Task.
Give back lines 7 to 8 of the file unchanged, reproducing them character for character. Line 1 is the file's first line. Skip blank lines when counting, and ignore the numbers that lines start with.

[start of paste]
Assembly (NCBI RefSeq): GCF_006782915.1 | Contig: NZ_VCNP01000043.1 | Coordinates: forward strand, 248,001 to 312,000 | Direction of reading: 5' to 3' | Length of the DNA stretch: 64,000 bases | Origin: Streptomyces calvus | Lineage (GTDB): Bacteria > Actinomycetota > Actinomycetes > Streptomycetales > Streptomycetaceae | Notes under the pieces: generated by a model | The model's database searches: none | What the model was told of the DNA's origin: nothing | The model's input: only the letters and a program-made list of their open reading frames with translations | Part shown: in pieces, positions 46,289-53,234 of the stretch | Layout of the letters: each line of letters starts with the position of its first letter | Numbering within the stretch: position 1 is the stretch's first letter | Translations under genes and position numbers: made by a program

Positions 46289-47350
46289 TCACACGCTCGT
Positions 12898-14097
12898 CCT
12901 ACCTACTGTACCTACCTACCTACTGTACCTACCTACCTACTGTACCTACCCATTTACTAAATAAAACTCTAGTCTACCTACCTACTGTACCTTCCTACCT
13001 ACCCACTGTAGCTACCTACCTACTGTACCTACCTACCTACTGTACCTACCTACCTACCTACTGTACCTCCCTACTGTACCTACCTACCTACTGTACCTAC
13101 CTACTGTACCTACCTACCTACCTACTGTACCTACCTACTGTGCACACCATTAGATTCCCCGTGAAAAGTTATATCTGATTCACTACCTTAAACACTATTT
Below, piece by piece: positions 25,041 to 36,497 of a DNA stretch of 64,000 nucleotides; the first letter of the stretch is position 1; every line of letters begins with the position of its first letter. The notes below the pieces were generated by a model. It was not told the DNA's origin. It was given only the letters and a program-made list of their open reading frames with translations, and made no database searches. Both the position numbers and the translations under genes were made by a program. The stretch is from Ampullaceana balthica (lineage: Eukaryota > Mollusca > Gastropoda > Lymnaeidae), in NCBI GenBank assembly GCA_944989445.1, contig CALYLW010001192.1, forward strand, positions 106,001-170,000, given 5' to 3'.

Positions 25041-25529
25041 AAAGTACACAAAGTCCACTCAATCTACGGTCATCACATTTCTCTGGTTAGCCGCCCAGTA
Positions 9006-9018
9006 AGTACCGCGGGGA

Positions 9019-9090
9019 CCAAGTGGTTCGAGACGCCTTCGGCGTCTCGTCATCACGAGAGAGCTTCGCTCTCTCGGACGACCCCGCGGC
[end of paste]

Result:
13001 ACCCACTGTAGCTACCTACCTACTGTACCTACCTACCTACTGTACCTACCTACCTACCTACTGTACCTCCCTACTGTACCTACCTACCTACTGTACCTAC
13101 CTACTGTACCTACCTACCTACCTACTGTACCTACCTACTGTGCACACCATTAGATTCCCCGTGAAAAGTTATATCTGATTCACTACCTTAAACACTATTT